One of the enduring dilemmas (and the one that generates the most hypocrisy) in American society revolves around the right to “freedom of speech.” People who are quick to cite this freedom when they perceive that their viewpoints, or viewpoints they support, are threatened, are often equally as quick to remain silent, or even applaud, when viewpoints they oppose are censored.
For example, the State of Alabama recently passed a law banning the removal of Confederate Monuments, and a Mississippi politician even called for the lynching of people who supported such removal. Yet civil rights activists have been repeatedly thwarted when attempting to establish monuments for African-American lynching victims. The National Football League (NFL) penalizes players who make racist or homophobic comments, yet has an entire team called the “Redskins.” And when Tim Tebow was playing in this league many people complained he was being “persecuted” for his faith for kneeling and praying during games. Yet many of these same people were outraged when Colin Kaepernick knelt during the national anthem to protest racial injustice.
This is why a recent article in Forbes magazine caught my attention. In this article, entitled Court Ruling Trashes Tenure, Opens the Door To ‘Borking’ of College Professors, the author, George Leef, condemns both the firing of John McAdams, a former political science professor at Marquette University, and the damage his firing could potentially do to academic tenure and freedom.
According to this article, McAdams was dismissed after criticizing a female instructor about her refusal to discuss same-sex marriage in the classroom because she believed the discussion might become offensive to gay students.
McAdams went on to sue Marquette for “breach of contract,” but lost at the trial court level. According to Leef, if this decision is upheld on appeal, then “academic free speech will be chilled to the bone.”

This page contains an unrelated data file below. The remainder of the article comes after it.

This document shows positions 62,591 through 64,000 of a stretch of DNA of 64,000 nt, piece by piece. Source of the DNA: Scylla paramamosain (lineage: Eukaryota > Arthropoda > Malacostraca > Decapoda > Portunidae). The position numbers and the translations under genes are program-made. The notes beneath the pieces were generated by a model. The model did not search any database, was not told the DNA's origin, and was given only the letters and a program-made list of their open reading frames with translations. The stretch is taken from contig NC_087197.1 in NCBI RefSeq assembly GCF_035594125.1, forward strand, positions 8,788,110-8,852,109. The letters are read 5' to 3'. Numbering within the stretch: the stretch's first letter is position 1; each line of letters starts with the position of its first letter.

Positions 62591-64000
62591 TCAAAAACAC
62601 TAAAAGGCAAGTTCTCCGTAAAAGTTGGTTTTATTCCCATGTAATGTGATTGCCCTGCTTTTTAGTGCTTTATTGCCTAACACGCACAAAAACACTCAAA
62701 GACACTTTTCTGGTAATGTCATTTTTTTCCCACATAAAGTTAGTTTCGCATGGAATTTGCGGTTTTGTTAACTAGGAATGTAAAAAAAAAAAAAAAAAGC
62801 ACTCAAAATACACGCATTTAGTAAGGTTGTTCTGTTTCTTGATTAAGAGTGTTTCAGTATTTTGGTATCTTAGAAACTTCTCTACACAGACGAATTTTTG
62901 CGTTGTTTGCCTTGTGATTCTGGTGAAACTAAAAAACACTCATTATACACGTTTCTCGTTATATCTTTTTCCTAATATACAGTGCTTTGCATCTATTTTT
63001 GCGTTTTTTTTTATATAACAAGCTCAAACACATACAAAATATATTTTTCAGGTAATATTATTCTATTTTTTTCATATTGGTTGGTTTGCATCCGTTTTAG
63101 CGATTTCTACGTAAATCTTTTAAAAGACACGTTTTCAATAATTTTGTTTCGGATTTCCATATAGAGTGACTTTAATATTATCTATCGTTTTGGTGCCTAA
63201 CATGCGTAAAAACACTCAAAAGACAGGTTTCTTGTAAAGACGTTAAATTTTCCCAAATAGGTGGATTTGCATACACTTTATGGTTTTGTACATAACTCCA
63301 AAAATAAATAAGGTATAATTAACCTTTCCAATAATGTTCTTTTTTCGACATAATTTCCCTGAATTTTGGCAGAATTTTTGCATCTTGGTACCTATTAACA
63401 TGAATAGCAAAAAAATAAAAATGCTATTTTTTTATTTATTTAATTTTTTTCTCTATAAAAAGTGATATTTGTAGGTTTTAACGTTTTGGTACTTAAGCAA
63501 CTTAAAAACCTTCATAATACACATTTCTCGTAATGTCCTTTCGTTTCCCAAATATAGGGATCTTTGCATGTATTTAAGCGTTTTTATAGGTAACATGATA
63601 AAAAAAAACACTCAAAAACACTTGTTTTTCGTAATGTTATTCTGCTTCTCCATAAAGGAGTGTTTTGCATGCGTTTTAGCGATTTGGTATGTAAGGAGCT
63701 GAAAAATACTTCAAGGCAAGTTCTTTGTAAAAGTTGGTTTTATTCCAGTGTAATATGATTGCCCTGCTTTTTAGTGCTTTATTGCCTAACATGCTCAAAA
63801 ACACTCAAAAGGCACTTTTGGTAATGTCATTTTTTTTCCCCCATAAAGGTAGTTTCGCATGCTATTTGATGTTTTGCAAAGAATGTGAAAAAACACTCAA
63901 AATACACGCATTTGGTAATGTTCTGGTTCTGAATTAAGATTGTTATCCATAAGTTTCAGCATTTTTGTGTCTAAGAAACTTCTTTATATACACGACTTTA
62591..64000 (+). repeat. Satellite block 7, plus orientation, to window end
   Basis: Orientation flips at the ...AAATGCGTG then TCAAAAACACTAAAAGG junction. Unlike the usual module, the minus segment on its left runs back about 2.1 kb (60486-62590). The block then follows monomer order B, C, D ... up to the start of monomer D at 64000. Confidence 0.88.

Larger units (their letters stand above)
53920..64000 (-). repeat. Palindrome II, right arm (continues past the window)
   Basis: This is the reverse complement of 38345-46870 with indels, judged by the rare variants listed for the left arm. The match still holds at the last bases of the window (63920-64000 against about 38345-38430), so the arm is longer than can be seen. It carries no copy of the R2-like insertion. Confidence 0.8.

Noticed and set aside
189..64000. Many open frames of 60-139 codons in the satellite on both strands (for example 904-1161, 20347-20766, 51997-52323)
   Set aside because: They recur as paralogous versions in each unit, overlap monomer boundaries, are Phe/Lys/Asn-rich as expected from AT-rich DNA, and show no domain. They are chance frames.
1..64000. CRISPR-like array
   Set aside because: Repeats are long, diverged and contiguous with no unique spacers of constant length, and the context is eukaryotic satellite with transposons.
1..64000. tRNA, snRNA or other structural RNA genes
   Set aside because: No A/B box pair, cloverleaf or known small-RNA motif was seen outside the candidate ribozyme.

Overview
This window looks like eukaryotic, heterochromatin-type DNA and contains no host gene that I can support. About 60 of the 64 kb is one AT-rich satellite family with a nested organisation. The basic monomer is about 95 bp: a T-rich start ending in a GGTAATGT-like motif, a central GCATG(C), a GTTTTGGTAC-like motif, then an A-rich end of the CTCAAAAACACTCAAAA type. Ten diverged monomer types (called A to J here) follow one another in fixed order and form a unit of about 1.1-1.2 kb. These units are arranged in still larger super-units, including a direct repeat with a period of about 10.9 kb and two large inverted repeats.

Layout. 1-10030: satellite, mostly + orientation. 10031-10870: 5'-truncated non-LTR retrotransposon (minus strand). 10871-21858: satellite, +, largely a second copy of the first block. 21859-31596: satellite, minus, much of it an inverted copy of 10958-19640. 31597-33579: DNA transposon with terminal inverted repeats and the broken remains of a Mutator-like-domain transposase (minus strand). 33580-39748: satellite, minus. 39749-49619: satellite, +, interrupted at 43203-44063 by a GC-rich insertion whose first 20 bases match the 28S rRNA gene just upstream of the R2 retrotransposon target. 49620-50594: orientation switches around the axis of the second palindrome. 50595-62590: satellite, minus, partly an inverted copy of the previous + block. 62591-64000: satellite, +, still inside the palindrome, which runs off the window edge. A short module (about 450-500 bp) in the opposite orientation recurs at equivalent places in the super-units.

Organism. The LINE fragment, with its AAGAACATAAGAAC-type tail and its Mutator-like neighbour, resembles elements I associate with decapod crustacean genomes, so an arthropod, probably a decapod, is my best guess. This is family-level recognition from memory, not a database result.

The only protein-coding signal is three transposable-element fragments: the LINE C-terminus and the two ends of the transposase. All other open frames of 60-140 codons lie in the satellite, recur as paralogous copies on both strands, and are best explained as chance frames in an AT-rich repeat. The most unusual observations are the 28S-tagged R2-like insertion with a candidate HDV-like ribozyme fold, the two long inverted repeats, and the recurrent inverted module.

As I read this article, I could not help but wonder if Leef would have been equally as zealous defending Ward Churchill, who suffered an almost identical fate to McAdams.
I have written extensively about the Churchill case, and its impact on academic freedom, in numerous Pravda articles, so I will just summarize the basic facts. Churchill was once a tenured professor of ethnic studies at the University of Colorado (CU). Shortly after the 9/11 attacks, he wrote a controversial essay comparing some of the World Trade Center victims to a notorious Nazi. This led to right-wing politicians and pundits demanding he be fired.
Although the Chancellor at CU stated that Churchill’s political views were protected by his right to freedom of speech, a subsequent “investigation” into his alleged “academic misconduct” resulted in his dismissal.
Churchill sued, and a jury ruled against CU, determining that the misconduct allegations were simply a pretext used to fire Churchill for the content of his essay; however, the presiding judge (who was a graduate of CU’s law school and later given an “award” by its Alumni Board) reversed the jury’s verdict—a decision that was upheld all the way to the United States Supreme Court.
In all fairness, I am not a regular reader of Forbes, so I don’t know if its contributors previously discussed Churchill’s case. But what makes me question Leef’s pontifications about “academic freedom,” and how universally he is willing to apply them, is his terminology.
For example, while Churchill was widely viewed (and criticized) as a “liberal/leftist” professor, Leef seems to be more concerned that conservative professors retain their “defenses against leftist inquisitions against faculty members who dare to question any aspect of ‘progressivism.’” And Leef’s use of the term “Borking” clearly refers to the successful campaign against conservative judge Robert Bork’s appointment to the United States Supreme Court. Would not “Garlanding” be timelier, given the underhanded way Republicans blocked Merrick Garland’s appointment to this same court?
In reality, the real bias against freedom of speech would be if Leef gets his way, and an appeals court rules that McAdams’s termination was unlawful, because it would openly demonstrate that the views of a tenured, conservative academic are given more legal protection than the views of a tenured, “liberal/leftist” academic.
Make no mistake about it. I support Leef’s concerns about the threats to the principles of tenure and academic freedom that the McAdams case represents. But, given the tenor of his argument, I question whether his concerns would have been as vocal if the female instructor had been fired instead of McAdams.
In other words, it’s always convenient to holler “freedom of speech” to defend viewpoints you support; it’s not so convenient to holler it to defend viewpoints you oppose.
David R. Hoffman, Legal Editor of Pravda.Report